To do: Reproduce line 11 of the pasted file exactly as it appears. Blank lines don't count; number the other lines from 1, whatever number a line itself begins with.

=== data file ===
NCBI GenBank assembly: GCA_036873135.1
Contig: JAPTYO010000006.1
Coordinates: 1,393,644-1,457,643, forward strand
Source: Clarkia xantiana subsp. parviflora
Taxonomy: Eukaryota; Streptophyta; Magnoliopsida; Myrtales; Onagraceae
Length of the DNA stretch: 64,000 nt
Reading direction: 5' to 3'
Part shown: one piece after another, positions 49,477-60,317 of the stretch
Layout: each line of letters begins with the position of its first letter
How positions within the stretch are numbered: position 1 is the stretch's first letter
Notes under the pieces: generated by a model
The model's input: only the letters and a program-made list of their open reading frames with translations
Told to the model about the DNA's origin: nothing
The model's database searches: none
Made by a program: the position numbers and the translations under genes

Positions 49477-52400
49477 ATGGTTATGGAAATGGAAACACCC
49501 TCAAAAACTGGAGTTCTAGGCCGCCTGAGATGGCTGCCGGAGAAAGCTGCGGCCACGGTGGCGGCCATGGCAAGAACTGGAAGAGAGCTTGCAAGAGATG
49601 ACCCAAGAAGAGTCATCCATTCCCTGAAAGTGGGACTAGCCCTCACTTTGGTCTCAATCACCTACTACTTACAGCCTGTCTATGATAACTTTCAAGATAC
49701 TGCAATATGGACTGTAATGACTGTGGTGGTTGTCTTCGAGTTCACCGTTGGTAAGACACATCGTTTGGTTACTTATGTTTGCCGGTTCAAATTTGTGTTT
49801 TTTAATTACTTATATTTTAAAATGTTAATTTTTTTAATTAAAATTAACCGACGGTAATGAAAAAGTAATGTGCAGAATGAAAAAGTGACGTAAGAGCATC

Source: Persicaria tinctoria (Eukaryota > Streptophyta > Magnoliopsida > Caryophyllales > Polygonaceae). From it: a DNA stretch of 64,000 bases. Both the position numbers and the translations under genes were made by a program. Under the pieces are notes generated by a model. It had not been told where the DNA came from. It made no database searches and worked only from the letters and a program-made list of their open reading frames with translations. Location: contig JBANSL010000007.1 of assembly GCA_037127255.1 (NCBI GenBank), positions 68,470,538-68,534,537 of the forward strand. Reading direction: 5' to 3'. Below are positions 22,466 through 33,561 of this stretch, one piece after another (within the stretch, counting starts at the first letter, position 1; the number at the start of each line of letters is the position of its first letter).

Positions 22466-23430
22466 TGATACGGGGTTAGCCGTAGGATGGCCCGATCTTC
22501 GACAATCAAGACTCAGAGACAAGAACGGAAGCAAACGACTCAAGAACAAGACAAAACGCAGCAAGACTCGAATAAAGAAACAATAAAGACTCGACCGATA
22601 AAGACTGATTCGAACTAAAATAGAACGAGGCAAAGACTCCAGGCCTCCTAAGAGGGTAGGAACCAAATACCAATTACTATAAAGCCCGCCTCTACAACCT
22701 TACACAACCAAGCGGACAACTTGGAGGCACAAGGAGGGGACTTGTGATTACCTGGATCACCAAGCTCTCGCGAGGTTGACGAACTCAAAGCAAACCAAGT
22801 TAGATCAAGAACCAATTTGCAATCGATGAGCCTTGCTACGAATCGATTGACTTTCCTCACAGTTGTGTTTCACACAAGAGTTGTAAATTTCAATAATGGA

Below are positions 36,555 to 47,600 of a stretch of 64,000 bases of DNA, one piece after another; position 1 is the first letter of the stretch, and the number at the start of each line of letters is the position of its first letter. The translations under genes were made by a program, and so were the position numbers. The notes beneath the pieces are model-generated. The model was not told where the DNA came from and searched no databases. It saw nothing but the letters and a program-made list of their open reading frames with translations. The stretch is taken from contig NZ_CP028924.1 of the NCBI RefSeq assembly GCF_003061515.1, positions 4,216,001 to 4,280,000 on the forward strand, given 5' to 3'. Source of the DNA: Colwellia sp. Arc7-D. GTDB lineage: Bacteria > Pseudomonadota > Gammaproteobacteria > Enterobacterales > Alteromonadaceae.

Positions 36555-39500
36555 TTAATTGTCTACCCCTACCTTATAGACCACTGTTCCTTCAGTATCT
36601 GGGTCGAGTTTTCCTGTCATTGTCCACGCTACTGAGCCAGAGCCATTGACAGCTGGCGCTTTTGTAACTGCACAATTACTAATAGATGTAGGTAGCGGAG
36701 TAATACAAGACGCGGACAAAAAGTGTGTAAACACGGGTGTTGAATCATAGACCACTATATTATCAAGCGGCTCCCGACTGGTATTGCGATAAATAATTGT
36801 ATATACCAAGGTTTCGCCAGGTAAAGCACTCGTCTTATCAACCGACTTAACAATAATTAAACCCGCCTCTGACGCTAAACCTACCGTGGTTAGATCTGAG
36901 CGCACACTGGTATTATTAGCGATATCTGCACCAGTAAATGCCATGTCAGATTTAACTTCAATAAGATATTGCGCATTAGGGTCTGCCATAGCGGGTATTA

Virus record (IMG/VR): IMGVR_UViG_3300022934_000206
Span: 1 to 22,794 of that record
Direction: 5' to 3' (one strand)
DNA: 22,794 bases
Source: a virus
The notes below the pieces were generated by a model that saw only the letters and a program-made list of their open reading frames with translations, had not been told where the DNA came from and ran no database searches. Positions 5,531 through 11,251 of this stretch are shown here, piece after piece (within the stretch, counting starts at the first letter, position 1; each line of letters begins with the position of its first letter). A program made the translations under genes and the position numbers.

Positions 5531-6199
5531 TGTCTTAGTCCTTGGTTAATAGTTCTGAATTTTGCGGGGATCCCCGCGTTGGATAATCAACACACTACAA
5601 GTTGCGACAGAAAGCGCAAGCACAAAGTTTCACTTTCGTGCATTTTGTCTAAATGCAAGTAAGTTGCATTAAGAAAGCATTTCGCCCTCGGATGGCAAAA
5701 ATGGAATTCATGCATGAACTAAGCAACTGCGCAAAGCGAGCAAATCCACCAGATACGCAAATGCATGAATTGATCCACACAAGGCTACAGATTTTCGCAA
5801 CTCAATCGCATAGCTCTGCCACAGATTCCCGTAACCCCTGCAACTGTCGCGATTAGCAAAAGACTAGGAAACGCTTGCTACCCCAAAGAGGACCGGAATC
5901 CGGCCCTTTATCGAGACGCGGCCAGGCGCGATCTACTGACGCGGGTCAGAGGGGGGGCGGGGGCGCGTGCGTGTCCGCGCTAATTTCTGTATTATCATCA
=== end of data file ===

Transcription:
Notes under the pieces: generated by a model